Remember the Reader’s Digest feature titled “My Most Unforgettable Character,” in which subscribers recalled colorful people who changed their lives?
My most unforgettable character was William Franklin Knight, 1922-2013. Bill died on Christmas Day at age 91, but I can still hear his mischievous chuckle and Maryland drawl. Whenever the phone rings at 3 a.m., I’ll imagine it’s Bill rousting me from bed to greet 300 inbound troops at Bangor International Airport.
“I have to be in the office at 8,” I would protest, hoping to get my sleep, but he would have none of it.
That was the crusty patriot made famous in the 2009 documentary “The Way We Get By.” The film depicts him and fellow Maine Troop Greeters Jerry Mundy and Joan Gaudet shaking hands and lifting spirits. Bill apparently feared nothing, not even the movie’s bare-knuckled depiction of him living in poverty on his Bradford farm.
I got to know Bill well when I was an active troop greeter, but I knew him even better after 2006, when as a newly retired 54-year-old, I began having breakfast with him. Sensing my anxiety, he urged me to keep my eye on the future. Not that he avoided the past, as his was filled with many highs and lows.
There were two wives, Shirlie and Selma (or Sally, as he called her). Two children, Catherine and Joanne. All four died of cancer. And a sister, Marie, grandchildren, great-grandchildren, and friends who included Charlotte Moscone, Jeanne Moffatt, the Wednesday “Breakfast Crew,” and his adopted family, Dick, Lynn, Meg and Molly Ryan. Filmmakers Aron Gaudet and Gita Pullapilly were with him to the end at the Maine Veterans’ Home.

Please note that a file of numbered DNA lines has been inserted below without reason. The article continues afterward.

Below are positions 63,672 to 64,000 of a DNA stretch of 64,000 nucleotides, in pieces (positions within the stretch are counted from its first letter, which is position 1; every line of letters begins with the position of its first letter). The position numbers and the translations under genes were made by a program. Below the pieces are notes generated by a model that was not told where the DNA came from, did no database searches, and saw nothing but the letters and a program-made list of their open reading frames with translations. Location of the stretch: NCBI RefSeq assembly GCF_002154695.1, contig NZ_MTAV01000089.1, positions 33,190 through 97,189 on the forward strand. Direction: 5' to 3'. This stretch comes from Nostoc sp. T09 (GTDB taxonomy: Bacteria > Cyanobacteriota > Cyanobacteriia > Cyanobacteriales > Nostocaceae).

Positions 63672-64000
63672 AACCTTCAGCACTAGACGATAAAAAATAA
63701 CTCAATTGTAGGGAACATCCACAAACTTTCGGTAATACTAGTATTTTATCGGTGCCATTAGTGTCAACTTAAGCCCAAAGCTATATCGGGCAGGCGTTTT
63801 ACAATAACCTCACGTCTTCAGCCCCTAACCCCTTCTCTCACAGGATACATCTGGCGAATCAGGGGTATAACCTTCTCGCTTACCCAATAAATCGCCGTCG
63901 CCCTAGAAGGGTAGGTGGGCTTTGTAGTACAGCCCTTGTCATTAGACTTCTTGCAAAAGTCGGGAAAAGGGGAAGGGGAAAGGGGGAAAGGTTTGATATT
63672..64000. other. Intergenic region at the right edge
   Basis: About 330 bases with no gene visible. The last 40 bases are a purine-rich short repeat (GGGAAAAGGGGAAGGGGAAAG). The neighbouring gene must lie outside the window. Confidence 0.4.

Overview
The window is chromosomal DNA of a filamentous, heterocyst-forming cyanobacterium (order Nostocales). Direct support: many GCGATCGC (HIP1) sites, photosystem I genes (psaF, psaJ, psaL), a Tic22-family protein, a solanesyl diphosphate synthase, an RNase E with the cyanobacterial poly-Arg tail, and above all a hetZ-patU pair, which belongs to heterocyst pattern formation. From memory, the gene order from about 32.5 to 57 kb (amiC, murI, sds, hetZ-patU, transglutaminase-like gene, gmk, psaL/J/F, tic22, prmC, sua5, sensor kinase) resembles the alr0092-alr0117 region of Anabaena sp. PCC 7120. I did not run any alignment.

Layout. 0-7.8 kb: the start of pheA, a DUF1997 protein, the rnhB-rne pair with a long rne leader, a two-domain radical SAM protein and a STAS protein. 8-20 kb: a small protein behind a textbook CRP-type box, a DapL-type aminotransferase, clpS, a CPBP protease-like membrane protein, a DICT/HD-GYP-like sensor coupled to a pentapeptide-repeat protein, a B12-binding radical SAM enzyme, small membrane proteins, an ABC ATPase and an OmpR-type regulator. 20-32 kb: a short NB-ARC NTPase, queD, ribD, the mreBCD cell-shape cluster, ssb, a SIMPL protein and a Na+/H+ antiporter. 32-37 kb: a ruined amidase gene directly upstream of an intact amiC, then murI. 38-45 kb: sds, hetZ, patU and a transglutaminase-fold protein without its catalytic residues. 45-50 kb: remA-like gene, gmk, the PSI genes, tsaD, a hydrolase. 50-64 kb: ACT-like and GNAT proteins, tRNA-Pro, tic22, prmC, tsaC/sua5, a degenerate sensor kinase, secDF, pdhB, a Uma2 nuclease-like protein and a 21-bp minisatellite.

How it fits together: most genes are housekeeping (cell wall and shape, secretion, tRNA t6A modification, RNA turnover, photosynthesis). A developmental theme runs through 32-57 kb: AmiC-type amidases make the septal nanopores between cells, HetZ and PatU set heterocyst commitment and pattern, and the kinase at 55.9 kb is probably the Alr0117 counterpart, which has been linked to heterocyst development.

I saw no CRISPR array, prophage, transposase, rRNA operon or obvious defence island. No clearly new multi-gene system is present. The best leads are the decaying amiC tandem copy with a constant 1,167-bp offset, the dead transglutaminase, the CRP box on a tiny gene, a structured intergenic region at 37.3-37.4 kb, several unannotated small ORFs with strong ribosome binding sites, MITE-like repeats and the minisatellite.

Bill told me about arriving in Bangor in an Army Air Corps convoy in 1940 and seeing Dow Field under construction and in knee-deep mud. His wartime memories included attending a USO show in North Africa hosted by Bob Hope and a “girl singer” whose name he could never recall, and helping ready Allied vehicles later involved in the daring Aug. 1, 1943 treetop-level air raid over Romania’s oil refineries at Ploesti.
His post-war life saw Navy duty as a chief petty officer and as a recruiting agent. He also was a civilian automobile mechanic, an appliance repairman, and an 80-something American Folk Festival volunteer. He relished squeezing into his Navy uniform and appearing at Flag Day, Veterans Day, and Memorial Day ceremonies.
Bill had an unwittingly wicked sense of humor. One day in 2004 he asked me to taxi him to the airport and meet George W. Bush, who was scheduled to campaign in Bangor. I would simply drive my Honda Civic up to Air Force One and drop him off for a photo opportunity. I told him about Secret Service restrictions and left it at that. Bill found other transportation to meet the president while I remained tucked safely away in the audience.
William Knight was eulogized in a Jan. 12 funeral service held with military honors at Brookings-Smith in Bangor.